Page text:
By Hamzeh Ghosheh
As a fresh graduate, I understood that I would need to work hard to find the right job. The word “right” carries many meanings, one of which is “prestigious.” As a 24-year-old, I landed a job at the United Nations Development Program, serving as a communications focal point for the European Union. I had the badge and the codename and thought that I had reached my dream – only to feel the urge to move beyond this position a year later. I followed this urge against the strong advice of my immediate circle because I wanted to explore more and earn my master’s degree abroad. This journey helped me understand that I have a greater purpose in life and owe it to myself to maximize my impact on the community I belong to.
During my studies abroad, I needed to insure my car, and because I did not have a driving record, I was forced to pay a high insurance premium. I came to learn about an insurance model, usage-based insurance, whereby you are rated on your safety as a driver, and your insurance is priced accordingly. The technology used back then relied on physical devices that were plugged into the car, which led me to think of a way to offer such a life-saving service to more people. I contacted Abdallah, my friend and future business partner, and we started working on our own mobile software, Maslak, which helps drivers build a driving profile and supports drivers in their negotiations with insurance companies on insurance prices. Our vision is to help create an accident-free Palestine where everybody gets back home to their loved ones safely, every day!
As young professionals, opening a business – in our case our start-up, Naviatx – was a tough decision to take. We didn’t fully understand how to build the roadmap and avoid mistakes, what the best business or revenue model might be, and, most importantly, whether we would be able to entice potential customers to use our solution. To be able to finance our start-up, I still find myself wearing many hats: I also hold employee positions, working as a financial auditor at a leading hotel in Jerusalem and as a business development specialist at Finbloom, a renowned business and financial management company in Ramallah. This shows some of the challenges a young, ambitious entrepreneur might face while striving to get closer to celebrating a successful exit story.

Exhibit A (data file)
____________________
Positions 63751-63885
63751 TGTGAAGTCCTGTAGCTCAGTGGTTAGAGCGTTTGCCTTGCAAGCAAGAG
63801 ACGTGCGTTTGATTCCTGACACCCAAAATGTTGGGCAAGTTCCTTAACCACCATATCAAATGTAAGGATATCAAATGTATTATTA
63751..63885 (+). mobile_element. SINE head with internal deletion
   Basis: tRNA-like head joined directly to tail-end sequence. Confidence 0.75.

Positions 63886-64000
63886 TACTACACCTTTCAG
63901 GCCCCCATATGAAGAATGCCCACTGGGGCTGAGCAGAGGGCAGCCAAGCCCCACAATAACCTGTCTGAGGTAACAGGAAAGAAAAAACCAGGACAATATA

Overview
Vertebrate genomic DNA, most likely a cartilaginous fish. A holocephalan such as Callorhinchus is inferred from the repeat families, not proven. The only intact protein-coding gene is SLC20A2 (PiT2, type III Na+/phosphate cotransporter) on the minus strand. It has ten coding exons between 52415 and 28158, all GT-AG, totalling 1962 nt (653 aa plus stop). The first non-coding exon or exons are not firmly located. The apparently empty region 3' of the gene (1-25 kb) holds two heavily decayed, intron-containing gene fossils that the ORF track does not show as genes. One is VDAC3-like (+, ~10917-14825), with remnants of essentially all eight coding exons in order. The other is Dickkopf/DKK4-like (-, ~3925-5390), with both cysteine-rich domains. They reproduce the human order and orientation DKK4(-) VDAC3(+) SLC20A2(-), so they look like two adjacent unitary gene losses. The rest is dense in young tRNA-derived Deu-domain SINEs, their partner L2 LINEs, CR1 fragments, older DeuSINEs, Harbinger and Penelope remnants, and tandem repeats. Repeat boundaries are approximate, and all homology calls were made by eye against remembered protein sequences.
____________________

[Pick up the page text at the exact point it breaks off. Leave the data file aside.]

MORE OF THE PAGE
As an extension to my efforts in leading change in the Palestinian ecosystem, I also play an active role in supporting local regulatory bodies to gain exposure to new regional and international practices and develop new regulatory tools with them. Thus, I had helped develop the non-objection letter that we, as Palestine’s first InsurTech company, received from the Palestine Capital Market Authority.
Currently, my co-entrepreneur Rakan Abbasi* and I have started exploring the world of non-fungible tokens (NFTs). We both share an interest and find inspiration in the NFT world and hope to utilize it to preserve Palestinian heritage through the launch of a platform called “YallaNFT” community. We built this community with decentralization at its core because we believe that we all should share access and knowledge as well as resources with one another, thereby we intend to highlight and strengthen our Palestinian narrative and explore joint projects that carry individual and collective Palestinian identity. This endeavor requires the collective efforts of many people, from financial and technological experts to artists and lawyers, in order to link these projects to efforts that support local Palestinian initiatives and potentially encourage and facilitate the involvement of Palestinians who live in the diaspora, engaging them in projects in which they feel called to participate.
*Rakan works as a freelancing trainer and digital marketing consultant for start-ups and various projects and businesses. He owns XO Media, a digital marketing agency, and has founded Ayzeen, a grocery price comparison app.